Over-work and too much stress are pretty much the norm for most association executives. Every day, we’re trying to do a lot for our members, and most associations are perpetually understaffed and tight on budget.
This makes a digital detox sound like a really great idea.
“Yeah! I’m going to slip that electronic leash, at least for a little while!” you might be thinking.
And EVERYONE seems to have advice about how to do it.
But what actually works?
I’m so glad you asked!
Here’s what I’ve found works for me in trying to tame the technology beast and keep some level of balance in my life.
Delete social apps from your phone.This is probably the hardest one to do, but may be the most important. One of the reasons we feel so stressed by technology is that it’s a constant presence and distraction. Spaces in our lives that used to be filled with space (waiting for the bus, standing in line, waiting for the kids to finish soccer practice or to pick up your spouse from the train) are now filled with scrolling Twitter, Facebook feeds, and Instagram posts. There’s a boatload of studies that demonstrate that the more time you spend on social media, the worse you feel about yourself and your life. Next time you’re waiting for the bus, resist the urge to pull out your phone. Observe the world around you. Think. Maybe chat to the person next to you. Breathe. Leave a little room in your life.
Turn off notifications for just about everything.This one’s tough, too, but the only notifications I get on my phone are calls and texts. The only notifications I get on my computer are 10 minute reminders for appointments – I’ve even turned off new email alerts (and since I work for myself, I don’t have to worry about things like Slack, so your mileage on that may vary). This is very much the Pavlov’s dog thing. When you’re being alerted to every little change in every app and program, your entire life becomes a constant stream of interruptions. No wonder you feel stressed out!
Charge your phone outside your bedroom, and relatedly, get a real alarm clock(so you aren’t dependent on your phone to wake you up). Ending your day in front of a screen is bad for your circadian rhythms and sleep patterns, and starting the day with your unread emails makes you feel behind before you’ve even gotten out of bed. Keep screens out of your bedroom – it should be a restful sanctuary for you, not another extension of your office.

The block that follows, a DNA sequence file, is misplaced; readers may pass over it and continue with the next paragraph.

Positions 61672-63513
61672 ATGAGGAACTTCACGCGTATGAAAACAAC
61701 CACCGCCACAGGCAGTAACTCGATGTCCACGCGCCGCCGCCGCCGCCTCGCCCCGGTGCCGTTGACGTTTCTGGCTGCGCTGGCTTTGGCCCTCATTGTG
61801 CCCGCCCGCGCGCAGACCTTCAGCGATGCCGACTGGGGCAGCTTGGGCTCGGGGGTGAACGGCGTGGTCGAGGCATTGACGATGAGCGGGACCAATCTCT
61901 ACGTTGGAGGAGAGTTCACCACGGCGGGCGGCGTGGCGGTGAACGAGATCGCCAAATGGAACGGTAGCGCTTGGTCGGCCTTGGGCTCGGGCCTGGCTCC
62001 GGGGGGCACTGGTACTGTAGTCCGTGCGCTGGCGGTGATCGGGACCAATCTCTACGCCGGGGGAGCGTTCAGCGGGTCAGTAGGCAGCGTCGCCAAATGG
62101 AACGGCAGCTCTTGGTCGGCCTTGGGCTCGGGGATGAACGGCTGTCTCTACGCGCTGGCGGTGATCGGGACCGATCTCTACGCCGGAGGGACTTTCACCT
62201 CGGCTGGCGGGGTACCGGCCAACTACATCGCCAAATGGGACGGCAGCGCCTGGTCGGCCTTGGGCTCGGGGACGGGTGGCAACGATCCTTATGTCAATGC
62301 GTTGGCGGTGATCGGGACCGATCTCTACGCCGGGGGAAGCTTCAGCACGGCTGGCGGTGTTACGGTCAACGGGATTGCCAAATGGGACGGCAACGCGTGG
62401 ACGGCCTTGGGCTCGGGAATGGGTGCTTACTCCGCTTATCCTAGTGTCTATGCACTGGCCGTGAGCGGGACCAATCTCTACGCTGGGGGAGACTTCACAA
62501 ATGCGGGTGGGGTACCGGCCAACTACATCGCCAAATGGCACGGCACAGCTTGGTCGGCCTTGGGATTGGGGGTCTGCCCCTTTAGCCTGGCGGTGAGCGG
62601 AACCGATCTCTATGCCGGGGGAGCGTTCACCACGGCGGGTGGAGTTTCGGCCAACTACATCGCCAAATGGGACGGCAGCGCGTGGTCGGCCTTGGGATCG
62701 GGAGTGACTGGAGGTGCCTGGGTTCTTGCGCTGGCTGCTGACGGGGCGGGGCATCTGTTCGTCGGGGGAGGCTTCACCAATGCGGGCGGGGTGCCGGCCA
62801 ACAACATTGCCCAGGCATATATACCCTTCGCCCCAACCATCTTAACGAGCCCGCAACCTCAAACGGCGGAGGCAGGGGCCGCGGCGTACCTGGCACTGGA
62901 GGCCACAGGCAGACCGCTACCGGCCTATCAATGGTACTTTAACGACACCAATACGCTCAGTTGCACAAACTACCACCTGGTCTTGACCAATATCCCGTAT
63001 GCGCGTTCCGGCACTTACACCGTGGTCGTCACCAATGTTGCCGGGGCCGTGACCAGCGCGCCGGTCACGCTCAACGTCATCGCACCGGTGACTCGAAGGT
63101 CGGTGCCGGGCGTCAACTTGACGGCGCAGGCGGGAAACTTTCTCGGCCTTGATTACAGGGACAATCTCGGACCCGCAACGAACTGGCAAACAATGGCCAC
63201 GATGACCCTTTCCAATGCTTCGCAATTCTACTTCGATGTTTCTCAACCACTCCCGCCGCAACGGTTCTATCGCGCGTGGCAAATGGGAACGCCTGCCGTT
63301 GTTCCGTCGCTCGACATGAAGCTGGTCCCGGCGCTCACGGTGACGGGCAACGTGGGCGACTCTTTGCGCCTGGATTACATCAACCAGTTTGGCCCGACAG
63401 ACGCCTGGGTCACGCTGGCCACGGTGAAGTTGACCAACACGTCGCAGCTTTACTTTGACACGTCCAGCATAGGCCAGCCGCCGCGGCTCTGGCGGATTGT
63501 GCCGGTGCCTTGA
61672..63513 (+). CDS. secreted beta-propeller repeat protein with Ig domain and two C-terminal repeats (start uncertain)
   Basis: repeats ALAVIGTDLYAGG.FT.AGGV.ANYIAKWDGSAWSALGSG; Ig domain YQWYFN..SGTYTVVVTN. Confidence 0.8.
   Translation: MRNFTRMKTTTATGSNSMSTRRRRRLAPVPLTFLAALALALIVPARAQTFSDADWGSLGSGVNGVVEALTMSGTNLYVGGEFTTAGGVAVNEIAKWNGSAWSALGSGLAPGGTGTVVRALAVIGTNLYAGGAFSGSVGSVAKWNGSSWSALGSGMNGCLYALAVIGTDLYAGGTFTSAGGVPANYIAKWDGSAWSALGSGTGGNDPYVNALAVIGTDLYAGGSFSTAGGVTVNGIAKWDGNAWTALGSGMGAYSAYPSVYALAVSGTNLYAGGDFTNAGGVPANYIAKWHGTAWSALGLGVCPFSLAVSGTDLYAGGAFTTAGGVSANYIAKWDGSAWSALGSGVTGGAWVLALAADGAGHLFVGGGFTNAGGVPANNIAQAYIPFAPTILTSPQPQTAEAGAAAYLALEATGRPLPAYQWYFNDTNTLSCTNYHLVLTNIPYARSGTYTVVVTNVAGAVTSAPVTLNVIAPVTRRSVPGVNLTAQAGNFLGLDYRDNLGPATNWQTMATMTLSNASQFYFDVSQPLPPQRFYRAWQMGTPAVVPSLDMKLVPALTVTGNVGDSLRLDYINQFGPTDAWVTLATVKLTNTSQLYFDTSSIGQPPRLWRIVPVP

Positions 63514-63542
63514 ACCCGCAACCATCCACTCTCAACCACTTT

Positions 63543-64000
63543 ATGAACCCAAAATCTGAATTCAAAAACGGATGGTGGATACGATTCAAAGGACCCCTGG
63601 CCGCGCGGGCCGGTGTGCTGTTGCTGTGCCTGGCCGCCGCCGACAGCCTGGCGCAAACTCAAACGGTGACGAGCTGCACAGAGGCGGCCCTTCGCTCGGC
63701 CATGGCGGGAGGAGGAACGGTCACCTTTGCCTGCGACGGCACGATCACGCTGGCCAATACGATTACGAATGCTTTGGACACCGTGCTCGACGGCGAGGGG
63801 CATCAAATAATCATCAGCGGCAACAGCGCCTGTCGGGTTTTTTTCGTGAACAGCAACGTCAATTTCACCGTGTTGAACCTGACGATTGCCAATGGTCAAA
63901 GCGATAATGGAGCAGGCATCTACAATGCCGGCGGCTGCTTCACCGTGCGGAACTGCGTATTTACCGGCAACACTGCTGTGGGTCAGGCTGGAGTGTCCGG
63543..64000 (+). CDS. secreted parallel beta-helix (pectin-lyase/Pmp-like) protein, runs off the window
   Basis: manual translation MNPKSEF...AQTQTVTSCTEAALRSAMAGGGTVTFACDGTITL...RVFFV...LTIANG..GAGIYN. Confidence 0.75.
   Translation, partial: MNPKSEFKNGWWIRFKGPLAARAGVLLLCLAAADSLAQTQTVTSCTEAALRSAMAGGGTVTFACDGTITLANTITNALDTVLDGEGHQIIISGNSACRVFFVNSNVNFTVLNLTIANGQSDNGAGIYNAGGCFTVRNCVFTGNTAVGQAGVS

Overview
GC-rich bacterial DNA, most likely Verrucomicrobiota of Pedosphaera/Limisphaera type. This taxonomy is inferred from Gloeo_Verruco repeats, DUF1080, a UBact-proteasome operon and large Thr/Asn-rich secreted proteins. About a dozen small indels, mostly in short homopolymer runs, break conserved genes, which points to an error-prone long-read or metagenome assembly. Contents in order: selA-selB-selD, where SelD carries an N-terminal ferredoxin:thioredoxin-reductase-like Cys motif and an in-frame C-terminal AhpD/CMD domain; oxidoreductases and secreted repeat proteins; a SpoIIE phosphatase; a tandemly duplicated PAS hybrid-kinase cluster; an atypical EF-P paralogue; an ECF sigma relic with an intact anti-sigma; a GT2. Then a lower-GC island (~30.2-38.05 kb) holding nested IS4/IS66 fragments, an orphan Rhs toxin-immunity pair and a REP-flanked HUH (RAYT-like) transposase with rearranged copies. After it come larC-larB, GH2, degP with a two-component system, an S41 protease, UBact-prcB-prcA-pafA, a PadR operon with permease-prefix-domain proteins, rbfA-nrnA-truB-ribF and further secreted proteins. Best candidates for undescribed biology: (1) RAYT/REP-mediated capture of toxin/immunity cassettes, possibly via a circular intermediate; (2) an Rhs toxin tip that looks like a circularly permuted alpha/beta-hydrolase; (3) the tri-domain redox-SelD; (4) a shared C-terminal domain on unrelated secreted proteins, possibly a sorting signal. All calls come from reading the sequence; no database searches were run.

Subscribe to a print newspaper, and read it over breakfast. Don’t start your day with a screen. I know this marks me as a Luddite, a curmudgeon, or both, but I still get my news in print. I believe in supporting the work of a free press, of course, but I also find that, even if it’s the newspaper’s own website, when I read it on my computer or a tablet, I’m much more likely to only skim the first paragraph and move on. There are a lot of important things going on in the world. Take a few minutes every day to learn about them.
Pick a nightly stop time for email.It doesn’t have to be the minute you leave the office, but it shouldn’t be your bedtime, either. You’re not an obstetrician, and you don’t hold the nuclear codes. If your boss – or your board chair – has to wait until tomorrow morning for a response to her email, the world will not end. And if you ARE the boss – or the board chair – you can create a more positive culture for your entire organization by resisting the urge to fire off an email at midnight or 5 am just to get whatever it was that just occurred to you onto someone else’s to do list.
Read books.Blog posts, online articles, and print magazines are all great. But books make you think about big ideas over longer periods of time, or immerse you in other worlds (in other words, don’t just read the latest business best seller). I will confess to having an e-reader, but it is JUST an e-reader. It doesn’t do anything else – no social media, no games, no Internet browser. Just a WHOLE LOT Of books in a relatively tiny package.
Plenty of people do a tech-free day weekly, and that doesn’t quite work for me (I do, after all, run my own business, and it is just me), but when I’m around the house on weekends, I don’t keep my phone on me. It (and my laptop) stay in my office unless I specifically need them for something.
It all comes down to this: Your technology should serve you, not the other way around. Some of these ideas might work for you, and some might not. You might have other really good practices that work better (and if you do, please share them in the comments). But if you are feeling bossed around by your smartphone, I strong encourage you to experiment with a few of these, even if it feels a little scary, and see how it changes your life and your relationship with your gadgets, hopefully for the better.
Image found here(and you should follow the link, because there’s some good advice there, too).